County Executive Marc Elrich said at Friday’s news briefing that the sensors will help county officials keep track of potential flooding areas, especially as climate change is expected to cause rising temperatures and increased rainfall in the coming years.

In an interview, he said county officials are currently reviewing all drainage basins and areas that might be more flood prone. It’s important, however, to review how roads, streams and the natural environment all interconnect before county officials try to improve infrastructure to prevent further damage from flooding, he said. 

“We want to be able to put ourselves in a position to understand the hydrology of the area, to see what’s causing it, so that we can actually fix it,” Elrich said. 

Fixing infrastructure issues without addressing the wider, root causes of flooding wouldn’t be cost-effective, he added.

Adriana Hochberg, acting director of the county’s Department of Environmental Protection and the county’s climate change officer, led Friday’s news briefing. She said in an interview that county officials are gathering baseline data about historical flooding and how various county departments respond to those incidents.

Hochberg said the research and data collection — which will include information provided by the sensors — can help officials determine what regulatory or legislative changes are needed, along with future infrastructure projects.

It’s too early to say exactly what changes might be needed, but there are some broad proposals, she said.

“An example might be that with climate change, what is currently considered a 100-year-storm, those numbers are all going to change in the future,” Hochberg said. “And so perhaps, our regulatory structure needs to be more flexible, so that design standards can ramp up [and] those numbers can change over time to accommodate the changes that are happening in the climate around us. Right now, things are fixed in time, based on pre-climate change conditions.”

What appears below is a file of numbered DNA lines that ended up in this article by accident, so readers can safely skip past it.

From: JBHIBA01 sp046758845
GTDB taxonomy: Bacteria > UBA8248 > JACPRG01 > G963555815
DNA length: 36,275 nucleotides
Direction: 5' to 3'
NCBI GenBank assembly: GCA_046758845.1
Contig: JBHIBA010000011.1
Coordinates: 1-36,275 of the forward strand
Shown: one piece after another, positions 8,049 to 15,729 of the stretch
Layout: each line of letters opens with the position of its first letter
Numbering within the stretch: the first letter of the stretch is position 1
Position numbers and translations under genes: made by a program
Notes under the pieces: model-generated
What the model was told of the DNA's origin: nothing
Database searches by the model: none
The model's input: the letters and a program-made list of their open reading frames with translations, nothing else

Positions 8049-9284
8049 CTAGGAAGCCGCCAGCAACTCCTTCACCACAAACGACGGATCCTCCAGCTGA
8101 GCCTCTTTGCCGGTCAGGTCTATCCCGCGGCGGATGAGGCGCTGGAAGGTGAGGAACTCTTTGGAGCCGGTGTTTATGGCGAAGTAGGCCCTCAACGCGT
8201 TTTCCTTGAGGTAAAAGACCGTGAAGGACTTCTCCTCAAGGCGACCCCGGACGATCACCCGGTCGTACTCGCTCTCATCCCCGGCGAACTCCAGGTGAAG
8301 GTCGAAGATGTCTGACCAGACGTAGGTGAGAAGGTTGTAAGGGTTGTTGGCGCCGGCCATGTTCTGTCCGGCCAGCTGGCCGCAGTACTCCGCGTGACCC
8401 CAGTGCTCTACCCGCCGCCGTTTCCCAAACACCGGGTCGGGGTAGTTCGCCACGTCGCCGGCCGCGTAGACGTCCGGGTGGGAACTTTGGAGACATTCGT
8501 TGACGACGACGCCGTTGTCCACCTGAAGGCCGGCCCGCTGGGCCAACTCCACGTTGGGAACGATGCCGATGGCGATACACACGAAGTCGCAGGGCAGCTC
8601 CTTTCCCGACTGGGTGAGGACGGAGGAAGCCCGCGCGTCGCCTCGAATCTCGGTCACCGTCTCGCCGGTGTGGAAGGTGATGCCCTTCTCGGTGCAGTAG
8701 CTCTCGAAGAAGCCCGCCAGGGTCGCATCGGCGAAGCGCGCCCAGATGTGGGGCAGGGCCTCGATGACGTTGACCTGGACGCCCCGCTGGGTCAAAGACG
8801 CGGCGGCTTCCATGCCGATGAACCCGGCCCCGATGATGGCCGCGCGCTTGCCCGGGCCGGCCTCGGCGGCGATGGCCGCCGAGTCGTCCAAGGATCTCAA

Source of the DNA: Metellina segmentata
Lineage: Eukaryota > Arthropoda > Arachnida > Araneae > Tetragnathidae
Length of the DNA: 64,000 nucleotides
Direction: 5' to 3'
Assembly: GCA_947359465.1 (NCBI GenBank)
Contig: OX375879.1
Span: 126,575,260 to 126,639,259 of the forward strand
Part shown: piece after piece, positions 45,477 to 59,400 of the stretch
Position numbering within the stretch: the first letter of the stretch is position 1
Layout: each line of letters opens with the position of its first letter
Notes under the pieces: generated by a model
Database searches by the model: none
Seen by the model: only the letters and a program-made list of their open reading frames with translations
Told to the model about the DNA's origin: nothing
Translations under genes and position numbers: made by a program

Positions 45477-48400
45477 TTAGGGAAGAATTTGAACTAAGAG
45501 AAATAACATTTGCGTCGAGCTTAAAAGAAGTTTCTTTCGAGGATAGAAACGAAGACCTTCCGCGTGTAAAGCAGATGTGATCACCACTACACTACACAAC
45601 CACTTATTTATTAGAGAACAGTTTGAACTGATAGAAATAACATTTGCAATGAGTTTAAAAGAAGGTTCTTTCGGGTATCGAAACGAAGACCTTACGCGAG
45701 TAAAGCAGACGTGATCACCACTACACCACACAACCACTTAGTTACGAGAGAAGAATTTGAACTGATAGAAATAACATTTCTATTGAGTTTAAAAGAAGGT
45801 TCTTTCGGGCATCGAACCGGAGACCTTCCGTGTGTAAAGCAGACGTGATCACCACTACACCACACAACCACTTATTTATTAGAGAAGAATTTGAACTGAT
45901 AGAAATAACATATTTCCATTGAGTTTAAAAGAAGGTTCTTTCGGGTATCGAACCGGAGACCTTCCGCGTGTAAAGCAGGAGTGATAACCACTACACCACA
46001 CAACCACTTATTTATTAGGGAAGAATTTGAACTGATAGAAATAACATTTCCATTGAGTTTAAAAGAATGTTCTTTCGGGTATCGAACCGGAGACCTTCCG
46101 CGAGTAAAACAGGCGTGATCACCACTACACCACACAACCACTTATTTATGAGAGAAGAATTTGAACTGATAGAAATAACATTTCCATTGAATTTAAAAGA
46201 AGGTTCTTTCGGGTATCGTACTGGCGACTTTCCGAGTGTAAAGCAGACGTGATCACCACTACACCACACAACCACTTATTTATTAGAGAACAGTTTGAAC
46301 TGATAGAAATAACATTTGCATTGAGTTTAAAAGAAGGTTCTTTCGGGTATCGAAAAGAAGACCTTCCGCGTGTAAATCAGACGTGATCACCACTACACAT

Miziorko said the placement of the water sensors was determined by looking at data from the National Weather Service and the county’s 911 dispatch center and seeing where common flood areas have occurred during the last two or three decades.

The sensors will be helpful in determining where a road might need to be raised by a couple of inches or where a bridge might need to be widened in order to prevent future flooding, he added. 

Booth said the sensors are examples of new devices that are in the realm of technology that connects to communications networks, and help informs officials via the exchange of information over those networks. 

There’s been such an explosion in that type of technology that residents may soon be able to purchase sensors to plug into their home security system in order to monitor future flooding. And insurance companies will want to take advantage of that, he added.

“They should see the benefit of homeowners knowing when a [flooding] event is coming, or what to do to prevent some of the damages that might occur,” Booth said. “That’s kind of where I see some of this technology going.”

Steve Bohnel can be reached at steve.bohnel@bethesdamagazine.com

Steve Bohnel

Steve Bohnel can be reached at steve.bohnel@bethesdamagazine.com